I see that the other answers cover the alternative approaches well, but no one's explained why the
static const int) is required.
First, consider the following non-template equivalent:
int Factorial(int n)
if (n == 0)
return n * Factorial(n-1);
std::cout << Factorial(5) << std::endl;
std::cout << Factorial(10) << std::endl;
You should be able to understand it easily. However, it's disadvantage is that the value of the factorial will be computed at run-time, i.e. after running your program the compiler will execute the recursive function calls and calculations.
The idea of template approach is to perform the same calculations at compile-time, and place the result in the resulting executable. In other words, the example you presented resolves to something alike:
std::cout << 120 << std::endl;
std::cout << 3628800 << std::endl;
But in order to achieve that, you have to 'trick' the compiler into performing the computations. And in order to do that, you need to let it store the result somewhere.
enum is there exactly in order to do that. I will try to explain that by pointing out what would not work there.
If you tried to use a regular
int, it would not work because a non-static member like
int is meaningful only in a instantiated object. And you can't assign a value to it like this but instead do that in a constructor. A plain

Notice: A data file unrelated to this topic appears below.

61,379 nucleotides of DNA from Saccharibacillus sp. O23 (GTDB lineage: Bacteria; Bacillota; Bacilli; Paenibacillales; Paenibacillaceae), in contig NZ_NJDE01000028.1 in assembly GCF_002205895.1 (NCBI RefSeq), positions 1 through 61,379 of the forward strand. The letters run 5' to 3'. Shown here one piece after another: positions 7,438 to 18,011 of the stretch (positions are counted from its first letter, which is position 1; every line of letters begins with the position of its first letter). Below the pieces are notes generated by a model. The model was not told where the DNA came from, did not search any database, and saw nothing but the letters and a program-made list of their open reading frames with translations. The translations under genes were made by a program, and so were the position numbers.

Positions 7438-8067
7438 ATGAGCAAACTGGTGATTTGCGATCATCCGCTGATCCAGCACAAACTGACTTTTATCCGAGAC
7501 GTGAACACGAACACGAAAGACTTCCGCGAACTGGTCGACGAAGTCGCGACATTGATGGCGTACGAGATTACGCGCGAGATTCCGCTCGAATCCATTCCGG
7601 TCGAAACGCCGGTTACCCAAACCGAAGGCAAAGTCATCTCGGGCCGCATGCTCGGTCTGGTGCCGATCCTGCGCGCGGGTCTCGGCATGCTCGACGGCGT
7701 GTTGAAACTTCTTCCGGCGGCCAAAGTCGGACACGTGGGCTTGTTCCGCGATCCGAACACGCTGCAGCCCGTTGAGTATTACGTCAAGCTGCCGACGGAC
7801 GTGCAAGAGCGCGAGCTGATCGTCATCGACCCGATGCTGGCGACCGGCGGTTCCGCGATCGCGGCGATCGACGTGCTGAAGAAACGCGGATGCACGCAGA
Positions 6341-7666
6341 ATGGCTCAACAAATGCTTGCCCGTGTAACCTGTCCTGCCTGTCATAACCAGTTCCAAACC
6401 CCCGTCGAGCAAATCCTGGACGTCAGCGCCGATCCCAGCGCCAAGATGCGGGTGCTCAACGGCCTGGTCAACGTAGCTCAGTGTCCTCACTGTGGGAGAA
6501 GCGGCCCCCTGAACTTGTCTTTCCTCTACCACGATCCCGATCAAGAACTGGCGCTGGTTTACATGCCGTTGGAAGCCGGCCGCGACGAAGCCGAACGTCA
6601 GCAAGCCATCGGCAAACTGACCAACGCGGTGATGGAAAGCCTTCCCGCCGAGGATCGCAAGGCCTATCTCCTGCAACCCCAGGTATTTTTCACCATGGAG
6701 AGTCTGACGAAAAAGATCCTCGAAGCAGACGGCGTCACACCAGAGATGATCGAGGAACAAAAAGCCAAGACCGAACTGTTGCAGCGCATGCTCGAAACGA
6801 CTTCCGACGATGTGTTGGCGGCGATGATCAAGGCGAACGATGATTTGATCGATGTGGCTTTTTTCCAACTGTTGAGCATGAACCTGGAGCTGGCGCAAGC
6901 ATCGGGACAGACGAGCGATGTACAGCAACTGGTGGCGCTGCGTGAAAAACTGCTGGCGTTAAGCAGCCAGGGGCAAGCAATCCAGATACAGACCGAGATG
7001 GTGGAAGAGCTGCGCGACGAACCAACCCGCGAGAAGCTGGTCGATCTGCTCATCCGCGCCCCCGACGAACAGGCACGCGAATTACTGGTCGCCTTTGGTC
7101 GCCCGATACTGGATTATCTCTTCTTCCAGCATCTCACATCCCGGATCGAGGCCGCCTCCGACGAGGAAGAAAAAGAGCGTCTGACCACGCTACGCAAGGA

int won't work.
You need something that would be accessible on an uninstantiated class instead. You could try
static int but it still doesn't work.
clang would give you a pretty straightforward description of the problem:
c.cxx:6:14: error: non-const static data member must be initialized out of line
static int value=n*Factorial<n-1>::value ;
If you actually put those definitions out-of-line, the code will compile but it will result in two
0s. That is because this form delays the computation of values to the initialization of program, and it does not guarantee the correct order. It is likely that a
Factorial<n-1>::values was obtained before being computed, and thus
0 was returned. Additionally, it is still not what we actually want.
Finally, if you put
static const int there, it will work as expected. That's because
static const has to be computed at the compile time, and that's exactly what we want. Let's type the code again:
template <unsigned n>
static const int value=n*Factorial<n-1>::value ;
static const int value=1;
std::cout << Factorial<5>::value << std::endl;
std::cout << Factorial<10>::value << std::endl;
First you instantiate
static const int forces the compiler has to compute its value at compiler time. Effectively, it instantiates the type
Factorial<4> when it has to compute another value. And this goes one until it hit
Factorial<0> where the value can be computed without further instantiations.
So, that was the alternate way and the explanation. I hope it was at least a bit helpful in understanding the code.
You can think of that kind of templates as a replacement of the recursive function I posted at the beginning. You just replace:
return x; with
static const int value = ...,
if (n == 0) with the specialization
And for the
enum itself, as it was already pointed out, it was used in the example to enforce the same behavior as
static const int. It is like that because all the
enum values need to be known at compile-time, so effectively every requested value has to be computed at compile-time.